Los Altos (CA) - More bad news for Nvidia. Following faulty chips that shaved a third off the company’s market capitalization, the company is now being sued by Rambus for the alleged infringement of 17 patents.
Somehow we are not surprised to see Rambus back in court. There are sarcastic voices in Silicon Valley who claim you are not considered a real hardware company if you haven’t been sued by Rambus at least once. Rambus claims that "a number of Nvidia products" with memory controllers for SDR, DDR, DDR2, DDR3, GDDR, and GDDR3 SDRAM infringe 17 Rambus patents.
Rambus seeks "injunctive relief barring the infringement, contributory infringement, and inducement to infringe the Rambus patents, as well as monetary damages". In plain English: Money.
"For more than six years, we have diligently attempted to negotiate a licensing agreement with Nvidia, but our good faith efforts have been to no avail," said Tom Lavelle, senior vice president and general counsel at Rambus. "Graphics and multimedia products require leading-edge memory performance, and as Nvidia advances its product portfolio, it infringes more and more of our patents. We are left with no other recourse than litigation to protect and seek fair compensation for the use of our patented inventions. Nevertheless, we hope to continue discussions with Nvidia to reach a negotiated settlement."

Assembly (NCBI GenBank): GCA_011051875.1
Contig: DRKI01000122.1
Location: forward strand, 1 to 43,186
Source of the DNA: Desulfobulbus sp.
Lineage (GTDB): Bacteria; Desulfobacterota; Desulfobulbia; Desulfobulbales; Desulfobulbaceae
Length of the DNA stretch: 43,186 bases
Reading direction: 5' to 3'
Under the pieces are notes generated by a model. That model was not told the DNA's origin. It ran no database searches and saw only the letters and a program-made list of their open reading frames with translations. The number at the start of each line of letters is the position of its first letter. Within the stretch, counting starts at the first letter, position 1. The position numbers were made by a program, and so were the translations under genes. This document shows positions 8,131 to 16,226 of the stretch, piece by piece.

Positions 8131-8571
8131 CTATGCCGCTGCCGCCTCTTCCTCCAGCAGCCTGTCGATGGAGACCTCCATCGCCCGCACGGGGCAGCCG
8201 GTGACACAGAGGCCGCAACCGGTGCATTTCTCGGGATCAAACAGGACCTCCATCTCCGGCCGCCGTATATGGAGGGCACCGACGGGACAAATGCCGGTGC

Earlier this year, AMD settled with Rambus and is now paying royalties. Nvidia decided to do the opposite and head down to court.
Rambus has great technology on hand as well as a number of smart engineers on staff and we do understand that the company needs to protect its intellectual property. Rambus is still struggling to get its XDR memory technology established beyond the Playstation 3 and there was chatter that future graphics chips may use XDR.
Nvidia clearly may be discouraged using Rambus technology in the future and we are wondering whether Nvidia will now be pushing GDDR5 memory for the rumored Playstation 4 concept - instead of XDR2 DRAM?
It is too early to tell how the case between Rambus and Nvidia will develop, but common sense suggests that suing your customers isn’t always a good idea.